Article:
Reuters has released an API for its Calais Web service. The free service discovers entities, events and relations in text and returns the results in the form of RDF data. The services use information extraction technology from ClearForest, which Reuters acquired in April 2007.
“The Calais web service automatically attaches rich semantic metadata to the content you submit â€“ in well under a second. Using natural language processing, machine learning and other methods, Calais categorizes and links your document with entities (people, places, organizations, etc.), facts (person â€˜xâ€™ works for company â€˜yâ€™), and events (person â€˜zâ€™ was appointed chairman of company â€˜yâ€™ on date â€˜xâ€™). The metadata results are stored centrally and returned to you as industry-standard RDF constructs accompanied by a Globally Unique Identifier (GUID). Using the Calais GUID, any downstream consumer is able to retrieve this metadata via a simple call to Calais.” (link)
The semantic types it recognizes and uses in its annotations are a basic set typical of information extraction systems and include entities, facts, events and categories. See, for example, the description of the person entity type. The brief API documentation describes how to call the web services and interpret the results. As an example of the semantic metadata types supported by Calais, a preprocessed a sample content set of about 350 Business and Economic news articles from WikiNews for the year 2007 is available.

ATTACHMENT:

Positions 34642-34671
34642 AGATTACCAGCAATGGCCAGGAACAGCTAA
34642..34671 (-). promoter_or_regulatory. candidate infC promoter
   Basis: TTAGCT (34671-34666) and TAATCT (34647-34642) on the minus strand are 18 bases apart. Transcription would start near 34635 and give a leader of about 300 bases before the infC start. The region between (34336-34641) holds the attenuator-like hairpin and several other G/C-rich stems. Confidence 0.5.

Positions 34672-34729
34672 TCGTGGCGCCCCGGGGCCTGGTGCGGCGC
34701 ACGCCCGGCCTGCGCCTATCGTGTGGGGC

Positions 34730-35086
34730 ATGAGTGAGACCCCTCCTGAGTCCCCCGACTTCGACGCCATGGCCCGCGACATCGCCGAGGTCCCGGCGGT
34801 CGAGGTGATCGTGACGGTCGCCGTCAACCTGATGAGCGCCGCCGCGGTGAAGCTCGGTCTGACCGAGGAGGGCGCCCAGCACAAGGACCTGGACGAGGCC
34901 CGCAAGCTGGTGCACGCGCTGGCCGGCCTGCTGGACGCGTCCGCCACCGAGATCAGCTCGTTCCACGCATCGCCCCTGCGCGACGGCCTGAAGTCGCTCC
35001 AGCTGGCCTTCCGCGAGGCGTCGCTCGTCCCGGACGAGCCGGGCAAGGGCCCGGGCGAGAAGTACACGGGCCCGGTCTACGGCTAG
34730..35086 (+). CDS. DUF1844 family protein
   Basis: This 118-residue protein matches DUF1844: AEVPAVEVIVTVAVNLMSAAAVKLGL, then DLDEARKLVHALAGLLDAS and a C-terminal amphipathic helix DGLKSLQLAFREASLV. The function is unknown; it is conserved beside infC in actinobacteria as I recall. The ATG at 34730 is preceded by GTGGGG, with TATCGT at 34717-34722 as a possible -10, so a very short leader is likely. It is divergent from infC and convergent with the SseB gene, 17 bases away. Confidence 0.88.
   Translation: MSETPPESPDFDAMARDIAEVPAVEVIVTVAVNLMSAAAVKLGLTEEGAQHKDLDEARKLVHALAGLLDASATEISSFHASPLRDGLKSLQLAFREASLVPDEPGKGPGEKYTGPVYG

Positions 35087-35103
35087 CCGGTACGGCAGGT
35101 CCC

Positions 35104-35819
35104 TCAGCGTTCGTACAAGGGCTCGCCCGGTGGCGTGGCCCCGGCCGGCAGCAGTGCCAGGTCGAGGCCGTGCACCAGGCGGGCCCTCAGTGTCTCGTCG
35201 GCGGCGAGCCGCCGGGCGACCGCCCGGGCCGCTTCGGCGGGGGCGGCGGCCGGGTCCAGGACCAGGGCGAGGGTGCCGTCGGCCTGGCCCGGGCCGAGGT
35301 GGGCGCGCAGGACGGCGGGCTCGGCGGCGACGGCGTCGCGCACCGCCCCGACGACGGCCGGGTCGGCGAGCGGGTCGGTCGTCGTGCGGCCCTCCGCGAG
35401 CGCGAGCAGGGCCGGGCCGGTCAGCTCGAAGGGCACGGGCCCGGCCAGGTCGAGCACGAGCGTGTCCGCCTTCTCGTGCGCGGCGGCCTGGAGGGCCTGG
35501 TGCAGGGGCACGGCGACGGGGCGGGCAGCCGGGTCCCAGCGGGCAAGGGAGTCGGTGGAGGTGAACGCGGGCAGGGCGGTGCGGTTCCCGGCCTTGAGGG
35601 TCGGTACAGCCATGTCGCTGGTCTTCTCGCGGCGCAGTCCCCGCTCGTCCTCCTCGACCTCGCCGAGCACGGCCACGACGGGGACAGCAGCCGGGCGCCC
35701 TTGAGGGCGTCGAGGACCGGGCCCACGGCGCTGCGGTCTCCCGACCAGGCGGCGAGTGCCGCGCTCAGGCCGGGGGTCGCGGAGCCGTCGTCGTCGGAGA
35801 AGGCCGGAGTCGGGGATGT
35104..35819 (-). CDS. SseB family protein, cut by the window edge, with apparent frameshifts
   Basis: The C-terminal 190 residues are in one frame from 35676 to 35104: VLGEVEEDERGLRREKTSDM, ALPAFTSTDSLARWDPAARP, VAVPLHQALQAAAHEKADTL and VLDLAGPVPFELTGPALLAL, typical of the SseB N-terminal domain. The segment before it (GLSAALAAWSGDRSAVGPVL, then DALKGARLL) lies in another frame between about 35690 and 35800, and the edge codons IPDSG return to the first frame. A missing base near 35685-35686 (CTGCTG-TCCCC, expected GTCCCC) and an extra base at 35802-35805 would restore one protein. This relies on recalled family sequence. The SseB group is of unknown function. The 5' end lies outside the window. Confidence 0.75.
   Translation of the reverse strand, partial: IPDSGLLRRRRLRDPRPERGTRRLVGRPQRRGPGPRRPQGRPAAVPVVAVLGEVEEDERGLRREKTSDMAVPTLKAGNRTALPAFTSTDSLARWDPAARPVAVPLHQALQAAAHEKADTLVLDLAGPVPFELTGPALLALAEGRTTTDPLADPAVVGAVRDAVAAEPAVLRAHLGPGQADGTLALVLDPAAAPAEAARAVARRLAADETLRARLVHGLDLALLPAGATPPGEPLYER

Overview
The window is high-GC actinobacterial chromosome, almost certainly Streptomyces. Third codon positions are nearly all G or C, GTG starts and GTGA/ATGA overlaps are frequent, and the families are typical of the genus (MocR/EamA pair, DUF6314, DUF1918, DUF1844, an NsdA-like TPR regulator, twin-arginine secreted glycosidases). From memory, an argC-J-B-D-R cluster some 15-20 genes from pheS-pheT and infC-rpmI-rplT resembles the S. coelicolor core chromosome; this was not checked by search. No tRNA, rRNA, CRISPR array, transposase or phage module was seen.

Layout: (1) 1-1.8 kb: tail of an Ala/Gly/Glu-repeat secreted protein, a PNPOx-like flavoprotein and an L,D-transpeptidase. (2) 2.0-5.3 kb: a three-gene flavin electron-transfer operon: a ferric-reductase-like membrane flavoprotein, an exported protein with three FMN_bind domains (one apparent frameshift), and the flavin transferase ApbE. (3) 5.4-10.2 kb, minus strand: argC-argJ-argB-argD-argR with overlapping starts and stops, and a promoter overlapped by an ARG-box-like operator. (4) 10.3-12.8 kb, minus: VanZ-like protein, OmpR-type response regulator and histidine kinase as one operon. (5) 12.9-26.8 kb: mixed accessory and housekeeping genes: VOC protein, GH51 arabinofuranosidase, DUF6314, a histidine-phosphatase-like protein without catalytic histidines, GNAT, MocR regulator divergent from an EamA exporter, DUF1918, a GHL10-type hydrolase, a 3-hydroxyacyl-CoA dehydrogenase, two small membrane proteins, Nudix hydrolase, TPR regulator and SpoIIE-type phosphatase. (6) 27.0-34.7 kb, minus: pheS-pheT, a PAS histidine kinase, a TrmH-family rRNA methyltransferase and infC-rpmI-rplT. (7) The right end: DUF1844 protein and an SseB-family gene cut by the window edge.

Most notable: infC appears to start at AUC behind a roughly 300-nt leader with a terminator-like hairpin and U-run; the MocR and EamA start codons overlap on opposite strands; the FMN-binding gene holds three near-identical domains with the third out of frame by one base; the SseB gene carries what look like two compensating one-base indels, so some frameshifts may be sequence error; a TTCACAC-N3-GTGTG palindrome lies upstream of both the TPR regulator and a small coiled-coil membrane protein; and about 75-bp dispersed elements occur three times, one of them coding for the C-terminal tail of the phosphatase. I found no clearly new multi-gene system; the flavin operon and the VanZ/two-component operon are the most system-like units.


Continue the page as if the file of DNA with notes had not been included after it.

The service is free for both commercial and non-commercial purposes with a limit, but a generous one, on the number of service calls a registered developer can make in a day. A sample Java application is available that reads input from STDIN, writes output to STDOUT and takes processing parameters from a configuration file.
- updates: The sample application requires Java 6 to run! Here’s an example of input and the RDF output.
Making such a service freely available on the Web has the potential to be a disruptive move. Reuters will sponsor “a number of contests and bounties for applications developed using the Calais API.” An initial “bounty” of $5,000 is offered for “A highly configurable plugin for WordPress that enriches a blog with several capabilities” based on OpenCalais.
The kind of content extraction that Calias does falls considerably short of full language understanding. However, it does represent the state of the art in scalable, domain-independent information extraction, is immediately useful, and an important step toward the ultimate goal of full NLP.